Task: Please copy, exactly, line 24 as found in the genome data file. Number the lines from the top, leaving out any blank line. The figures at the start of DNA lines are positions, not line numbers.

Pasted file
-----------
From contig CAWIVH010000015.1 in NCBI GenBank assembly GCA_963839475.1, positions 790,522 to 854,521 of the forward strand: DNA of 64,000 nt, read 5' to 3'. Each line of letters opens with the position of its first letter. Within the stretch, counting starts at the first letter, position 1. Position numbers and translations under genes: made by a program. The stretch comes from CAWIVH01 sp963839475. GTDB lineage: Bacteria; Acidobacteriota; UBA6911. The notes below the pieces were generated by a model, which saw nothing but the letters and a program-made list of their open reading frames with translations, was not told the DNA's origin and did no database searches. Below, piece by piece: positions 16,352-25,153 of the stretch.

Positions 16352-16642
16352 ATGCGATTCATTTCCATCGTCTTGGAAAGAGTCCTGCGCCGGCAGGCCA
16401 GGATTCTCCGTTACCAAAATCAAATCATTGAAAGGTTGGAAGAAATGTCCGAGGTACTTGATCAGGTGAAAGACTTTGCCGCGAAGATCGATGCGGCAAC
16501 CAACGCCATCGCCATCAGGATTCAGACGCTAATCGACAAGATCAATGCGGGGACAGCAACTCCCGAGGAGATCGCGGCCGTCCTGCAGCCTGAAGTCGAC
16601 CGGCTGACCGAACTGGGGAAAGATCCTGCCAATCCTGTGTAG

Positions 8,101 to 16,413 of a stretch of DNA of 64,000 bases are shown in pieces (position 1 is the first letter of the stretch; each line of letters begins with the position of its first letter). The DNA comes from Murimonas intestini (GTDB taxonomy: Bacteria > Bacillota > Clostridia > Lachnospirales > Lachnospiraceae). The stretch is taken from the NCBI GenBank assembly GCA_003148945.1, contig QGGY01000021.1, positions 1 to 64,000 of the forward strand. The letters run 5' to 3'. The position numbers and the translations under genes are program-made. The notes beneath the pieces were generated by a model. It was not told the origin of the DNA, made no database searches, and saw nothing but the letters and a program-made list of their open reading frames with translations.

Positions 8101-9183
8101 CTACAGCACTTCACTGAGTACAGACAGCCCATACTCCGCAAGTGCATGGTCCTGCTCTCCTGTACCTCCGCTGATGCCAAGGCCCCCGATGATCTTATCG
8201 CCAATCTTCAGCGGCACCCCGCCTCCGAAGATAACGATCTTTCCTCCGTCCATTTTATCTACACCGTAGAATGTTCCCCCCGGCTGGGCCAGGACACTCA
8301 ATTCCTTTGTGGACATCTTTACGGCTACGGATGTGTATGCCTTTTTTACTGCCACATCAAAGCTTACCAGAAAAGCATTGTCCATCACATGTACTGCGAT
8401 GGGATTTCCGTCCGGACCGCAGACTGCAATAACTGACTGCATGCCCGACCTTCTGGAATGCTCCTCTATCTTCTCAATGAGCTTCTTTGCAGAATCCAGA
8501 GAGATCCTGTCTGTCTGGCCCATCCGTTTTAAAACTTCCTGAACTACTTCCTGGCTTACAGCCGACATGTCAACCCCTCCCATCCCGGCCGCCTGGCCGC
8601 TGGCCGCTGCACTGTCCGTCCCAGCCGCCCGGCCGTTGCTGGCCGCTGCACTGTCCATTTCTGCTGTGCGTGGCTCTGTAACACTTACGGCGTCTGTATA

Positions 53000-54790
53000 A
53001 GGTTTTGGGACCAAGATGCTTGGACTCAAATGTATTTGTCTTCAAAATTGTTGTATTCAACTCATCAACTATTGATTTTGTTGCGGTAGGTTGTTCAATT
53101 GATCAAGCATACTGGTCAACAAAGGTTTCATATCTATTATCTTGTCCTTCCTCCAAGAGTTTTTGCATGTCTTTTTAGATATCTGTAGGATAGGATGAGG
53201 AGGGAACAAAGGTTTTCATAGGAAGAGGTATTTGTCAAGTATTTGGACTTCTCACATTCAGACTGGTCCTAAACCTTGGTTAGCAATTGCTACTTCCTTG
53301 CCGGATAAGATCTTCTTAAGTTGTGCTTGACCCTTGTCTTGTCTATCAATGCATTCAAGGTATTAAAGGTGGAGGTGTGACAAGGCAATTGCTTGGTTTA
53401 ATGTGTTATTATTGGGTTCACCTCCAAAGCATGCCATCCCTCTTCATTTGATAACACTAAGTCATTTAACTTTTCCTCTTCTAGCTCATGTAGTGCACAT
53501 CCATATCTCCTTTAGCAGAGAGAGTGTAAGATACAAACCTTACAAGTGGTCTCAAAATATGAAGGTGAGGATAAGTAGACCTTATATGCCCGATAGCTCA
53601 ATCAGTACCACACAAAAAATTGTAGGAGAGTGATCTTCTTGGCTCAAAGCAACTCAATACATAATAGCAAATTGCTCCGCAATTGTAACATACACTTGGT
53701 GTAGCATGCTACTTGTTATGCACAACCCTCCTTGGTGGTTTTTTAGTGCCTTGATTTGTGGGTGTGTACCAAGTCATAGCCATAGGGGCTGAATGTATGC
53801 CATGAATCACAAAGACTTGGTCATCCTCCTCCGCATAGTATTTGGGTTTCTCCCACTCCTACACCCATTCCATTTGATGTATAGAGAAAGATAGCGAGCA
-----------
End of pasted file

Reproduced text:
53701 GTAGCATGCTACTTGTTATGCACAACCCTCCTTGGTGGTTTTTTAGTGCCTTGATTTGTGGGTGTGTACCAAGTCATAGCCATAGGGGCTGAATGTATGC